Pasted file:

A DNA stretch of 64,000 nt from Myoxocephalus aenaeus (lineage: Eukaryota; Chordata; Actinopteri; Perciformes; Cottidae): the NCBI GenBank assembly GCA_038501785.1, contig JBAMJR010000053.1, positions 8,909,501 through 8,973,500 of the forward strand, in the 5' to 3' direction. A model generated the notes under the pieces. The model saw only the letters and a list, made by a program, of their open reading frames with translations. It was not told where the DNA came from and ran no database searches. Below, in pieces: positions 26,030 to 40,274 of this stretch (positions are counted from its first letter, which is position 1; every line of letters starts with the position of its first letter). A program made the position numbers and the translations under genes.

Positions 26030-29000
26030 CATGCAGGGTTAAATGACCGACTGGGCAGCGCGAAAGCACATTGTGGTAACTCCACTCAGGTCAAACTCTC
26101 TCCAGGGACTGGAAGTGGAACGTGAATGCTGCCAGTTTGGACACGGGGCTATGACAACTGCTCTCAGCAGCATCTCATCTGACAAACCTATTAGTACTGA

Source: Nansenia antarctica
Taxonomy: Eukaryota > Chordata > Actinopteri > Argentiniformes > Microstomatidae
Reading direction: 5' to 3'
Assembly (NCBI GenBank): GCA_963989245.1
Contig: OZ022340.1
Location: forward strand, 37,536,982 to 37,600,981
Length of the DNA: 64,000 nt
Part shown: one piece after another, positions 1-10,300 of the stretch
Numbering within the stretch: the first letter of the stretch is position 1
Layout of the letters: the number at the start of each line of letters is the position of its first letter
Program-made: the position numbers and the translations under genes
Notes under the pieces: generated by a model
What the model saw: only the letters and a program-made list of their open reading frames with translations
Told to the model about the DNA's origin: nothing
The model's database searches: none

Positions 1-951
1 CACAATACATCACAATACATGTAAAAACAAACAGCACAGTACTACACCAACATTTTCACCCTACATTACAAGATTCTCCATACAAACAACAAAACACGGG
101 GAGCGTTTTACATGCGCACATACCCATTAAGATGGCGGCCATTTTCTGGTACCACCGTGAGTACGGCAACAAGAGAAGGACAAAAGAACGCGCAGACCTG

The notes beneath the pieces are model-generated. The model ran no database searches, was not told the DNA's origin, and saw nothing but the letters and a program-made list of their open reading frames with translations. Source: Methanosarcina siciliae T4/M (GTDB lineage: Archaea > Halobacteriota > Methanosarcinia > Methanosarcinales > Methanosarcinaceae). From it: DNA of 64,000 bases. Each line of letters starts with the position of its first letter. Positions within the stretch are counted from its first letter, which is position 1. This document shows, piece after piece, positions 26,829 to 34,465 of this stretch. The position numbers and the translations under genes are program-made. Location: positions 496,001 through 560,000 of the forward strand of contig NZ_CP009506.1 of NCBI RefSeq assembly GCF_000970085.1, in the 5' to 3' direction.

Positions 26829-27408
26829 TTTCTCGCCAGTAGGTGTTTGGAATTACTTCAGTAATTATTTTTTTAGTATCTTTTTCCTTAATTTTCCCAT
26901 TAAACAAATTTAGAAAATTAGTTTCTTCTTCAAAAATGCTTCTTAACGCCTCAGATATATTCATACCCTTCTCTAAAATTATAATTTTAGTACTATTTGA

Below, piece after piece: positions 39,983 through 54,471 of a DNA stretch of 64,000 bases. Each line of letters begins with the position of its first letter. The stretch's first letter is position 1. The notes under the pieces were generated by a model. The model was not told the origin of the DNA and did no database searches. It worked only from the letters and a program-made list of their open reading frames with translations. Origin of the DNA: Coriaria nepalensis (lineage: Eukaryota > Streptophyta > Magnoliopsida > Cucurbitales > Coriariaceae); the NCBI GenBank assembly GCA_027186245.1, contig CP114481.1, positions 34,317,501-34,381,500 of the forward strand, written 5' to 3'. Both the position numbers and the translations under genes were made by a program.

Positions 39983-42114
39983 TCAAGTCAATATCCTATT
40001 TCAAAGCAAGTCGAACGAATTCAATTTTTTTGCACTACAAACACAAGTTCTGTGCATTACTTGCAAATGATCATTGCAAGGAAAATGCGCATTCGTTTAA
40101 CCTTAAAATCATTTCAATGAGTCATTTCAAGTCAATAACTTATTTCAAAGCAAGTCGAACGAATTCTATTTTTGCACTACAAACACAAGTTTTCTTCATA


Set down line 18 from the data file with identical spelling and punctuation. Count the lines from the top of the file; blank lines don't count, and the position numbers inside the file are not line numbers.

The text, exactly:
Told to the model about the DNA's origin: nothing